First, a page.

The U.S. is the only democracy in the world where a presidential candidate can get the most popular votes and still lose the election. Thanks to the Electoral College, this has happened five times, including in 2000 and 2016.
If the U.S. decided to change its electoral system, what are some alternatives?
A common method of electing a president is plurality voting. This is used in Mexico, among many other countries. Using this method, whichever candidate has the most votes after a single round wins.
Plurality voting has the benefit of simplicity. One problem arises, however, when there are several people running for president. If the vote is split too many ways, the overall winner may not actually be very popular.
Another method of electing a president is runoff voting, in which there are potentially two rounds of voting. If someone wins more than half the votes in the first round, that candidate is declared the winner. If not, the two candidates with the most first-round votes face off in a second round of voting.
France uses runoff voting to elect its presidents. A variation of this rule is used in many other countries, particularly former French colonies.
In order to win under runoff voting, candidates need to be broadly popular because during one of the potentially two rounds they need to obtain at least a majority. Consequently, eventual winners are more likely to be responsive to the concerns of a broader segment of the population. In my own research, I find that presidents elected by runoff voting are more likely than plurality-elected presidents to lead governments that respect human rights.
One of the downsides of runoff voting is that it can be expensive, as voters must return to the ballot box a second time. To save money with its presidential elections, Sri Lanka compresses two rounds of voting onto a single ballot, in what is called contingent voting.
On that single ballot, voters rank their top three choices in order. A candidate wins by receiving a majority of first-preference votes. If nobody gets more than half the first-round votes, all but the top two candidates are eliminated.
Then, the ballots expressing a first preference for the eliminated candidates are reallocated according to their second preferences. If a ballot’s second choice was also eliminated, then the third choice is counted.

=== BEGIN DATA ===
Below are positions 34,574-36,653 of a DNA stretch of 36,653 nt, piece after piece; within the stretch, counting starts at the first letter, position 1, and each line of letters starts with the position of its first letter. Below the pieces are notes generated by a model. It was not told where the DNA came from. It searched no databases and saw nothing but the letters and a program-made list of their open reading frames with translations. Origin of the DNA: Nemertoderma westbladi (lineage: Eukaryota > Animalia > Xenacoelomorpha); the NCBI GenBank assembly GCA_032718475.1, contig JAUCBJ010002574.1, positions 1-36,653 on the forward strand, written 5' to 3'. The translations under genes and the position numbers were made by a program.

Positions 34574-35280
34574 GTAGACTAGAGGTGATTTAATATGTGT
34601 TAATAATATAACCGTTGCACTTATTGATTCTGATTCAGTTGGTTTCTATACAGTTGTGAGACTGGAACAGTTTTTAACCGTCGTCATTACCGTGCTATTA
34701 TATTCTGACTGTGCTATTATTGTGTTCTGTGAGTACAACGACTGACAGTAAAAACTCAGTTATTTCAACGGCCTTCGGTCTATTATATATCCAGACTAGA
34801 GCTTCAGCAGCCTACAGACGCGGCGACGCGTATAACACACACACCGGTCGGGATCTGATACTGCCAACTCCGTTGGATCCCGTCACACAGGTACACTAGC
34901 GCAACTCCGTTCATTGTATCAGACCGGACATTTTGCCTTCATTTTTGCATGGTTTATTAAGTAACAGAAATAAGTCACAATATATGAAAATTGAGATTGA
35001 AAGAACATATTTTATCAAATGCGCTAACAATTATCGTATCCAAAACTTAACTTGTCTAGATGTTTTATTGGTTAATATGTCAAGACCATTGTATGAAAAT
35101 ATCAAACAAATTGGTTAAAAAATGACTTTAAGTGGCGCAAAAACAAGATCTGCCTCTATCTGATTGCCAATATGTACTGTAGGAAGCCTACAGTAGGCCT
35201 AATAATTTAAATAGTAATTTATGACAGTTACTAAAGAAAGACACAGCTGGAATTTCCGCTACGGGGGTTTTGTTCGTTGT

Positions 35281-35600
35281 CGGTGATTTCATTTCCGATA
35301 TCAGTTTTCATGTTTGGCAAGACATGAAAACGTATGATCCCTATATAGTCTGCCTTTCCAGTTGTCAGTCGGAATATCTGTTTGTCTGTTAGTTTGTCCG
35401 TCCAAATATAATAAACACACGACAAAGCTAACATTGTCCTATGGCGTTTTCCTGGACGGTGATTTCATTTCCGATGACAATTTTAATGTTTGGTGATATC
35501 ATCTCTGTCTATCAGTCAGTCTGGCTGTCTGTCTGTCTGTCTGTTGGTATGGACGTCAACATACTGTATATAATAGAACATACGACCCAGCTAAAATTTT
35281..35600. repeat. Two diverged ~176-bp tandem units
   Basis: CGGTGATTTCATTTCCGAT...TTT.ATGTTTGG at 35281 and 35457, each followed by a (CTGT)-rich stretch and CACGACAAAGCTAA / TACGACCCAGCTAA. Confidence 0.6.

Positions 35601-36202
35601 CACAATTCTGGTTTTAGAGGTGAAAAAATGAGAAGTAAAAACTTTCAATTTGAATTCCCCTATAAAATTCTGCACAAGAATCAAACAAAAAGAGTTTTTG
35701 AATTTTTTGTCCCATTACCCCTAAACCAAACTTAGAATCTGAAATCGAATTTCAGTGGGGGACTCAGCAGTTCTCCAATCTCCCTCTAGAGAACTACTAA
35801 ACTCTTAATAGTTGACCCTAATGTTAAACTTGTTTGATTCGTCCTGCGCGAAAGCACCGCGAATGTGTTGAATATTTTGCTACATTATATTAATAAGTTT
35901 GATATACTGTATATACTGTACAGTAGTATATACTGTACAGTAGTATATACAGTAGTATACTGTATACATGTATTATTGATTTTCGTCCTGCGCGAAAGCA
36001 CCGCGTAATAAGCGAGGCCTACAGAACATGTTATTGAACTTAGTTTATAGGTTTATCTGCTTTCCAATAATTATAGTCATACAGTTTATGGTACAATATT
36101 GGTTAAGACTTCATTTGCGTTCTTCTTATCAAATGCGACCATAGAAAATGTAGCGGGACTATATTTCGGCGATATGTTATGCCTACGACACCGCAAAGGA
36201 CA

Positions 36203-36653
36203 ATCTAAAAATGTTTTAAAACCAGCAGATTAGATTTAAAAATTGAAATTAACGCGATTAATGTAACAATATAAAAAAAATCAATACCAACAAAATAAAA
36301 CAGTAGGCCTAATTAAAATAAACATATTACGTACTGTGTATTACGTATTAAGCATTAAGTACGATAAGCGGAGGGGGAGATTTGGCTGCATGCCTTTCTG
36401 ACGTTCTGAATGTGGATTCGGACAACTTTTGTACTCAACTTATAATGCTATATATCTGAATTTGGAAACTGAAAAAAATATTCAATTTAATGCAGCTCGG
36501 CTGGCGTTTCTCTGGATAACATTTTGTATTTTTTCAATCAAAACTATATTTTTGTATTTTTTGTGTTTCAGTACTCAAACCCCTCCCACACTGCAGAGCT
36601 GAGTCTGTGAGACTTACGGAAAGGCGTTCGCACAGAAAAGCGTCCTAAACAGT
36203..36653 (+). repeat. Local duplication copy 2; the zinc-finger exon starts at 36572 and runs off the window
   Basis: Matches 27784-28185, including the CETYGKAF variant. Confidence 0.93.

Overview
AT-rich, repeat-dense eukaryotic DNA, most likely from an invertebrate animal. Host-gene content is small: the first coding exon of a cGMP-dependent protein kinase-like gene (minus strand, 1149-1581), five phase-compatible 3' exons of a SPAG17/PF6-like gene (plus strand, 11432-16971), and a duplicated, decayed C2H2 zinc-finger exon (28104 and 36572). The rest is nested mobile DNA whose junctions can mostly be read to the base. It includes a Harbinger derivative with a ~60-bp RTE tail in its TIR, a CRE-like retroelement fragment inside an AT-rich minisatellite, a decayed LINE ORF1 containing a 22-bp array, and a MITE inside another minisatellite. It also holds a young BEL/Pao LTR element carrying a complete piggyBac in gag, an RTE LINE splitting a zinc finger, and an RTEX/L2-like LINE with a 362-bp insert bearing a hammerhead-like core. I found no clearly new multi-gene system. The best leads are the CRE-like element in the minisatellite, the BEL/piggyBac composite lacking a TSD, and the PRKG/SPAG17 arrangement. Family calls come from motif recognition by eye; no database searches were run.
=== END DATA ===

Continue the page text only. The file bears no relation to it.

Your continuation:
Like runoff voting, contingent voting ensures the eventual winner is broadly popular, which is important to an ethnically and religiously diverse Sri Lanka.
A downside of contingent voting, however, is that in races with large numbers of candidates, it’s possible for all three of a voter’s choices to be eliminated after the first round. At that point, their ballot would be ignored — as if they had never voted at all.
To allow voters to express preferences without potentially wasting their votes, Ireland elects its president by preferential voting, in which voters are instructed to rank each of the candidates. This method is sometimes referred to as ranked-choice voting.
Like in contingent voting, a candidate can win outright by receiving the majority of first-preference votes. If that doesn’t happen, the candidate with the fewest first-preference votes is eliminated, and the ballots with that person listed first are reallocated according to the voter’s second preference.
If there still is not a winner, then the candidate with the next fewest votes is also eliminated. This process continues with candidates eliminated one-by-one until one candidate has obtained a majority.
One downside of preferential voting is that it is much more complicated than other methods. Ballots filled out incorrectly — marking the same preference twice or failing to rank every single candidate, for instance — can be considered invalid, which deprives voters of influence.
A ‘popular’ alternative?
The National Popular Vote Interstate Compact, currently passed in 15 U.S. states and D.C., is an agreement to award all of their electoral votes to whichever presidential candidate wins the nationwide popular vote. This compact, which Missouri has not yet joined, is designed to only go into effect once enough participating states collectively represent a majority of electoral votes.
Setting aside its legality, if implemented, this agreement would effectively apply plurality rule to U.S. presidential elections. Notably, however, unpopular candidates rejected by a majority of voters could still win.
There are a variety of ways the U.S. could elect its president if it sought to replace the Electoral College. Plurality rule isn’t the only alternative.
Joshua Holzer is an assistant professor of political science at Westminster College in Fulton and a resident of Columbia.